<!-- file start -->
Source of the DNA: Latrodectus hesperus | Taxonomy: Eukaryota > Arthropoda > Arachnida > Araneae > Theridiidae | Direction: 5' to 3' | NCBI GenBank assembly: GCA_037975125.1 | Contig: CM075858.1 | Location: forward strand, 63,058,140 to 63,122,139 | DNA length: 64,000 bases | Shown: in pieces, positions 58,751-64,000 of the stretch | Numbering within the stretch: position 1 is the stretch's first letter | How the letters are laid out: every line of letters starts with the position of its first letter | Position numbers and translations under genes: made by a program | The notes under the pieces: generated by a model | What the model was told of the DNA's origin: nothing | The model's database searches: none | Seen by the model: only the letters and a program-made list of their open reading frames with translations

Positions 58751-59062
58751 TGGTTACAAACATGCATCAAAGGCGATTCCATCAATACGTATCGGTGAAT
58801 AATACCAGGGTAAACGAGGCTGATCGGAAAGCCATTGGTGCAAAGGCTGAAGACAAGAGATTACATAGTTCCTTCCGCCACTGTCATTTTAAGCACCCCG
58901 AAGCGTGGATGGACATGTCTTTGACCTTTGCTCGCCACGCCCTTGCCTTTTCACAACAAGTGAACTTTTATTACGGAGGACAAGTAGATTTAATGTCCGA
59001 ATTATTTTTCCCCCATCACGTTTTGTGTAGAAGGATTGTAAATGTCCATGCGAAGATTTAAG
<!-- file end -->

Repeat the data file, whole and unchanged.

Source of the DNA: Latrodectus hesperus | Taxonomy: Eukaryota > Arthropoda > Arachnida > Araneae > Theridiidae | Direction: 5' to 3' | NCBI GenBank assembly: GCA_037975125.1 | Contig: CM075858.1 | Location: forward strand, 63,058,140 to 63,122,139 | DNA length: 64,000 bases | Shown: in pieces, positions 58,751-64,000 of the stretch | Numbering within the stretch: position 1 is the stretch's first letter | How the letters are laid out: every line of letters starts with the position of its first letter | Position numbers and translations under genes: made by a program | The notes under the pieces: generated by a model | What the model was told of the DNA's origin: nothing | The model's database searches: none | Seen by the model: only the letters and a program-made list of their open reading frames with translations

Positions 58751-59062
58751 TGGTTACAAACATGCATCAAAGGCGATTCCATCAATACGTATCGGTGAAT
58801 AATACCAGGGTAAACGAGGCTGATCGGAAAGCCATTGGTGCAAAGGCTGAAGACAAGAGATTACATAGTTCCTTCCGCCACTGTCATTTTAAGCACCCCG
58901 AAGCGTGGATGGACATGTCTTTGACCTTTGCTCGCCACGCCCTTGCCTTTTCACAACAAGTGAACTTTTATTACGGAGGACAAGTAGATTTAATGTCCGA
59001 ATTATTTTTCCCCCATCACGTTTTGTGTAGAAGGATTGTAAATGTCCATGCGAAGATTTAAG